HealthStore in Print
Prescription for a Healthy Africa
By: Mark Turner
Published: Financial Times
Date: February 23, 2001
It was while pondering the virtues of McDonald's french fries that Scott Hillstrom, founder of Cry for the World Foundation, saw the future of cheap drugs distribution to Africa's poor.
Today, the organization has set up 11 micro-pharmacy franchises in central Kenya. By next year, it expects to have 60 in place. CFW already feels confident that with the right technical support - paid for by the franchisees - it is feasible to distribute drugs cheaply to rural Africans, without the need for foreign aid.
"It was in New Zealand that the idea to use franchise principles to distribute essential drugs occurred to me," explains Mr Hillstrom, a US-based lawyer who runs HCA enterprises, a business development company.
"Most top-down approaches have failed because they create counter-productive incentives - encouraging people to divert drugs to unauthorised uses, to charge exploitative prices and to sell ineffective, adulterated or bogus drugs."
After conversations with Bruce Davis, a McDonald's franchisee in New Zealand, and Steve Collins, the founder of Harcourts, a successful Australasian chain of franchise estate agents, he felt he had the answer.
If he could establish a low-end pharmacy chain sustained by commercial profit - but with clear and strict rules on how drugs should be distributed - essential medicines might become as readily available to rural Africans as the Big Mac is to people in the developed world.
It is crucial work. Across the world, 25,000 children die every day for want of medicine "that costs less than a cup of coffee", explains Mr Hillstrom.
Kenyan government health clinics are few and far between and patients often find no drugs in stock after a day's walk and a long wait. Private pharmacies fill some of the gap but sell expensive, branded products that provide them with higher profit margins, according to Liza Kimbo, who used to manage a chemist chain but now heads CFW in Kenya.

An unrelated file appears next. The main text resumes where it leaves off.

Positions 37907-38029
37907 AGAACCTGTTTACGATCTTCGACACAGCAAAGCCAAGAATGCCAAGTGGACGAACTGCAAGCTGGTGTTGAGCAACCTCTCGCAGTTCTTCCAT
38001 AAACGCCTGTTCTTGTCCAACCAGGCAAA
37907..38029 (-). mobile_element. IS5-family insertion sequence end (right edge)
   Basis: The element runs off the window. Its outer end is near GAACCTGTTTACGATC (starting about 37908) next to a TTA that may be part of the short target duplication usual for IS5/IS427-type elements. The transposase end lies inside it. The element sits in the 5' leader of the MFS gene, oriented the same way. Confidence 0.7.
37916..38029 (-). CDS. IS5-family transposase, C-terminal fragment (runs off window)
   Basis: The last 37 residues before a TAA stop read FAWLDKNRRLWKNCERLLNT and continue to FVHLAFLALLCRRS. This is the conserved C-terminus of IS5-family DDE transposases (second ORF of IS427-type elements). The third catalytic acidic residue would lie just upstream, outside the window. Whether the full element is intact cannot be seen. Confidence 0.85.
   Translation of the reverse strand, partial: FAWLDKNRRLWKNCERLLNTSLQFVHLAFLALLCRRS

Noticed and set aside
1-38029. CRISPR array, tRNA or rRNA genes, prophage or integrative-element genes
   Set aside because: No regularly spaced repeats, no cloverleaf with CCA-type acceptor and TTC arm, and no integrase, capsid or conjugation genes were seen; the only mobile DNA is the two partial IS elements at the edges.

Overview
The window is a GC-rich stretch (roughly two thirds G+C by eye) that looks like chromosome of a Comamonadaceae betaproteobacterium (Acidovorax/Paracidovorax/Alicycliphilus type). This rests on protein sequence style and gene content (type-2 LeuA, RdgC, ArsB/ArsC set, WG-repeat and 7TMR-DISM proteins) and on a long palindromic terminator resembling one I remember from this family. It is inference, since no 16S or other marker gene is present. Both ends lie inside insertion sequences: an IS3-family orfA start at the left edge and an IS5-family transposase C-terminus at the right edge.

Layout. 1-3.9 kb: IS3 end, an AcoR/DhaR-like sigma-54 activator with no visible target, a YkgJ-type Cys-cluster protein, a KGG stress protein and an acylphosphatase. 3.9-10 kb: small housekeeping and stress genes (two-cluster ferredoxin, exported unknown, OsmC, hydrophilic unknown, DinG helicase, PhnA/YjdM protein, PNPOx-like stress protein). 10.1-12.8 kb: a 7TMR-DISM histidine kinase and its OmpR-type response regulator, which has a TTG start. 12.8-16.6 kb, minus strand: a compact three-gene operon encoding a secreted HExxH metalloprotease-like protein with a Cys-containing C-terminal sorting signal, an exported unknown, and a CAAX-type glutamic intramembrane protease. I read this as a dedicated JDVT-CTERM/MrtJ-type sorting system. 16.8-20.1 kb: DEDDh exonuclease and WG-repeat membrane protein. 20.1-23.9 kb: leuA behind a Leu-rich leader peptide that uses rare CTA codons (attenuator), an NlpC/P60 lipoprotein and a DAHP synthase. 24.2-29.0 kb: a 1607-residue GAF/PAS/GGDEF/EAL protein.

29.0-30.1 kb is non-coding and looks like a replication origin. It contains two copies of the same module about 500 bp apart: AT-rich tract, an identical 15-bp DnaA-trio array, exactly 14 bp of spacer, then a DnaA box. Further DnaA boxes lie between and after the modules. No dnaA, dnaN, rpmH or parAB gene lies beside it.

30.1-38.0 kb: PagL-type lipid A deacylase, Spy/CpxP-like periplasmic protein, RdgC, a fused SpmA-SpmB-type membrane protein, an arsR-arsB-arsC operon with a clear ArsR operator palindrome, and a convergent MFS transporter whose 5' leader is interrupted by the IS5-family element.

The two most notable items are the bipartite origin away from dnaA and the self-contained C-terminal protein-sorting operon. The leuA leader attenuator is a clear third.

To build its franchise network, CFW tapped into an existing system of community health workers who had been abandoned after donors had withdrawn their funding. It gave them new training and encouraged them to set up small shops under strict guidelines, such as keeping clear records.
Eighty per cent of the cost was covered by a micro-loan, repayable at 18 per cent interest. The other 20 per cent came from equity raised by the owners.
CFW is in charge of procurement. The basic but essential stock - oral re-hydration therapy, malaria cures, painkillers - comes from local generic manufacturers. The foundation's costs are currently covered by donor funds but the organization intends shortly to start factoring them into the franchise fees. It is also setting up a system of clinics, run by nurses, each of which takes referrals from several franchisees.
Outside the Good Samaritans shop in Ruambiti, Margaret Wanjiru explains that having a distributor only a kilometre from where she lives has made a world of difference. Before, she would have had to pay a bus fare to the local hospital "and even then they sometimes had no medicine".
James Mugo, the storekeeper, is feeling positive. Life has been difficult - after three years of drought, Kenya's farmers are extremely short of cash. However, business is picking up and on one day last week he sold more than 800 Kenya shillings' ($10.20) worth of medicine. Once his loan is paid off, he will start to make a reasonable profit.
Mr Mugo points to a sign for branded Hedex painkillers, hanging from a shack down the muddy street, and laughs. "One Hedex costs 4 shillings but the equivalent drug I sell costs only 50 cents," he says. "They put the Hedex sign on my shop but I removed it."
Donors increasingly look for models that marry private enterprise with social welfare. CFW has attracted interest from the World Health Organization, Medecins Sans Frontie`res and the US's Management Sciences for Health Organization, which recently received a large donation from the Gates Foundation and is considering a franchise system in Ghana.
Assuming the Kenya pro-ject succeeds, Mr Hillstrom has big hopes. "The goal is the development of a franchise operating system that can be used not only by the Cry For the World Foundation but also by other organizations around the world," he says.
"Our inspiration is found in the Grameen Bank, which started making micro-loans to poor women in Bangladesh about 20 years ago. That model is now being imitated around the world. We think that micro-franchising may become to essential drug distribution what the Grameen model has become to micro-lending."
Copyright: The Financial Times Limited 1995-2001
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